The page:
As we round off Financial Literacy Month, I'd like to talk a little bit about the perfect money mindset.
As many of your know, I started my financial independence story in 2009 with $255,000 of debt. As I look back and think about the key things that propelled me to where I am today, three things come to mind.
Without these three fundamental changes I am positive I would not be financially independent today.
I faced reality and took responsibility for my life, not to blame and criticize myself, but to understand the situation, on paper.
Once its on paper, its right in front of you, there is no denying it. We all make mistakes, I am no different. Its from those mistakes and hardships that I got my biggest lessons.
I changed my vocabulary from I “can't” to “will”, and finally came to the realization that I already have every tool I need to make a great life. I trust and listen to my gut.
Translated My Why into Goals
There is a difference between being pushed to do something versus being pulled.
Pushing means you know you should be doing something but don't really have any motivation.
Pulling yourself forward means there is something greater than yourself that needs you to be better.
This basic mindset shift is critical and the very reason so many people lose motivation. Take exercise for example. Everyone knows exercise is important to a maintain weight and a strong body. So why do we have record obesity in this country?
My push statement was that I knew I would be better off … in the future, if I would save money after paying my bills.
My pull statement is I no longer want to live paycheck to paycheck. I deserve better. My kids deserve better.
Working backwards from my pull statement I started to pull together my goals, from annual to quarterly to monthly to weekly to daily. Each time breaking the goal down to bite sized pieces.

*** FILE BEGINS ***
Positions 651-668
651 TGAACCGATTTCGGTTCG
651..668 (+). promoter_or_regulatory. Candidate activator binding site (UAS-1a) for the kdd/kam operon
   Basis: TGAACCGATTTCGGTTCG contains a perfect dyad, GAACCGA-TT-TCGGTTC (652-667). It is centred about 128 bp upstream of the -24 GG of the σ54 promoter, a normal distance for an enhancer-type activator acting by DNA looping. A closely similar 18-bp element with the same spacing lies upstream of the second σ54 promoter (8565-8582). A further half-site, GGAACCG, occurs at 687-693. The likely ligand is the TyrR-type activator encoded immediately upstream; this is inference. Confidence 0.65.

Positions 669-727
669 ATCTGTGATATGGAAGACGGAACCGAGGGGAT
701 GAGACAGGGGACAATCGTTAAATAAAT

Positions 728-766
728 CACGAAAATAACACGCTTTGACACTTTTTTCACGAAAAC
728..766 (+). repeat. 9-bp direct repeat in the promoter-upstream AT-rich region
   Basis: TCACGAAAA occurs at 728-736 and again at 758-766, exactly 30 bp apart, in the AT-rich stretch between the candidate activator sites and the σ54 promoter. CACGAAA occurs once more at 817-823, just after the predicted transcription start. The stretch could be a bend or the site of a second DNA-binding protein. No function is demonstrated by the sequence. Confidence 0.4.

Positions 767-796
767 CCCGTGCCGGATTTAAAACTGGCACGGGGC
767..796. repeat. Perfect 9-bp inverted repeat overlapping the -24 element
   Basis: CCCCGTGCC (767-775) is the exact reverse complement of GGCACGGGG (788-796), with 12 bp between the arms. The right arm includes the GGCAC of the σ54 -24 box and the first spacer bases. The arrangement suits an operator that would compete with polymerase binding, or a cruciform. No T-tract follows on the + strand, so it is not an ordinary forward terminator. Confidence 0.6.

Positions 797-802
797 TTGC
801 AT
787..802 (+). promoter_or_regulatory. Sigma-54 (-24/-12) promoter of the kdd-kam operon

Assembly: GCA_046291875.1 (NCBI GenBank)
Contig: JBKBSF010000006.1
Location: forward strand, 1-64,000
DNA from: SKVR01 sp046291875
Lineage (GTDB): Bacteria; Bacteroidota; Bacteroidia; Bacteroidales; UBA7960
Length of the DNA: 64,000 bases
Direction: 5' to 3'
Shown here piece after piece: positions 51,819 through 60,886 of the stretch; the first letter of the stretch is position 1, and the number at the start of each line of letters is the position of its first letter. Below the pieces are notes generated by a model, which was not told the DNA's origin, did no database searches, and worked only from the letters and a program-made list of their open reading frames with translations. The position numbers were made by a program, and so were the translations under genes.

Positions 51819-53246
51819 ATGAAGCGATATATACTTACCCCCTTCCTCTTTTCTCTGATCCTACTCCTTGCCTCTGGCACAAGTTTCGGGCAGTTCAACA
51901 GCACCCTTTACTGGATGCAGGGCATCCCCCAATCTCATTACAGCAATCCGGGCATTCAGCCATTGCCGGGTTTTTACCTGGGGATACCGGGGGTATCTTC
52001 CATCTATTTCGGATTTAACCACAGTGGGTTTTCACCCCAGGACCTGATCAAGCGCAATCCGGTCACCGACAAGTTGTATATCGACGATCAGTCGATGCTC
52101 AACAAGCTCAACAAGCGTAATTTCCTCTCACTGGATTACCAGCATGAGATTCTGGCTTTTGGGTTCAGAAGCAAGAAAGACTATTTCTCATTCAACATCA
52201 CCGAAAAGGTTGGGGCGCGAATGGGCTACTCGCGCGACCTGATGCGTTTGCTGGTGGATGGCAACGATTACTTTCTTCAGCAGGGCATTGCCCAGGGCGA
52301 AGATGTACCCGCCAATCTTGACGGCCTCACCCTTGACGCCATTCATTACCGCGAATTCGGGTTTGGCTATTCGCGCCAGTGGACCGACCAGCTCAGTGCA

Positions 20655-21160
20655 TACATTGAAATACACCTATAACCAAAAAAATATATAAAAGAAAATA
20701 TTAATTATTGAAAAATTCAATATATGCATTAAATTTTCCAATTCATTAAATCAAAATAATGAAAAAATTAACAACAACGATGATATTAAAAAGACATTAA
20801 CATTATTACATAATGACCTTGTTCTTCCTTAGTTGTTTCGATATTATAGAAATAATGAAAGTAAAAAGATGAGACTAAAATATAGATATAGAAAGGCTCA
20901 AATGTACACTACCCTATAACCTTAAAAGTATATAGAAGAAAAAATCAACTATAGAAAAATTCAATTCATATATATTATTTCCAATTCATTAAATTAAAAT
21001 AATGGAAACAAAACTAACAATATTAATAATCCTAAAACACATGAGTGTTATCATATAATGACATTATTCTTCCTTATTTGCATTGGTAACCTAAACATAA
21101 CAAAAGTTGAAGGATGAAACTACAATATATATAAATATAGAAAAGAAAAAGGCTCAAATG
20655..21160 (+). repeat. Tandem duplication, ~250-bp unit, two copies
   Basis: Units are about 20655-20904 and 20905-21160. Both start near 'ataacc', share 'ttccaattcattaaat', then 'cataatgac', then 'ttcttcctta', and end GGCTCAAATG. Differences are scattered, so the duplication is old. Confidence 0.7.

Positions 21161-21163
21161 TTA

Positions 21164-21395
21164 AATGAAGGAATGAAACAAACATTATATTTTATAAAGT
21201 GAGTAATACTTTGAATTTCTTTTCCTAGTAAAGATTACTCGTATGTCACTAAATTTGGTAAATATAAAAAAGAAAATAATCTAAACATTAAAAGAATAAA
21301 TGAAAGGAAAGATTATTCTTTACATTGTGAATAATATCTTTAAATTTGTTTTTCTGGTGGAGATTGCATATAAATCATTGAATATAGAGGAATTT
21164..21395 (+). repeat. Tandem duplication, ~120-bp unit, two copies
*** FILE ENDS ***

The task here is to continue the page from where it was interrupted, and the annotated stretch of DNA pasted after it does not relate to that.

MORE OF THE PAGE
Working backwards showed me a direct line from my actions today to how it will impact me in the overall picture of the life I was working towards.
Before I even started a budget, I had to understand where my money was really going.
Sure, like most, I had an idea and kept a tally in my head, which basically means I had no idea where my money was going. When I started recording my spending, there was no denying that my mind was feeding me a load of bull. What I thought I was spending in a month of food, restaurants and discretionary was very different from reality. This is a common mistake many make.
Once I had a couple of months recorded, I could see a pattern and focused on one category at a time to cut spending.
I want to be clear on one thing. Maintaining a budget was by far the most freeing thing I did for myself and family.
Once I was able to get my spending under control, it gave me a new found freedom to spend in other areas that aligned more with my life.
Budgeting has a bad reputation of being restrictive, but that could not be further from the truth. Don't believe me? Try this.
First, make a list of priorities in your life.
Second, record your spending for 2 months. Don't make any changes, just live your life and record spending.
Third, does your spending align with your priorities?
These are the conversations I would have with myself every month. Did that spend add value to my and my family's life? What can I do better for next month to make our lives a little easier?
I truly believe we can do anything we want to, if we plan for it.
Want to take a cruise next summer? Research the cost, incidentals, travel to/from, etc… then add a line item in your budget to save up that money.
Want to be free of debt? Record the amount paid towards debt and the amount of interest and penalties paid every month in two separate lines. This was a sobering activity. To see how much money is given away, yes, given away to credit cards companies, just for the pleasure of rolling the debt over month over month.
Its amazing how life changes when we take the time to think about what is truly important. Keeping up with the Joneses certainly is one of the first things that gets cut from the list. 🙂 (Or at least it was for me. 🙂 ) Once I cut through the noise and focused on what really made me happy, I realized, I had a lot of that in my life already.
My kids are healthy and happy. I have a great relationship with them (for the most part – they are teenagers after all). I am blessed with great friends and family.
I get to serve my community in this small way, helping people get their financial life in order. I love helping people. I love knowing that something I did made someone else's life a little easier. I get to meet really interesting people, like you, on this journey.
So after 10 years of being on this journey, what I finally realized is that financial independence is an amazing feeling it also came with an abundance of self confidence and esteem.
Sure I still make mistakes, no one is perfect. But everyday I do my best. In the end that is all any of us can do.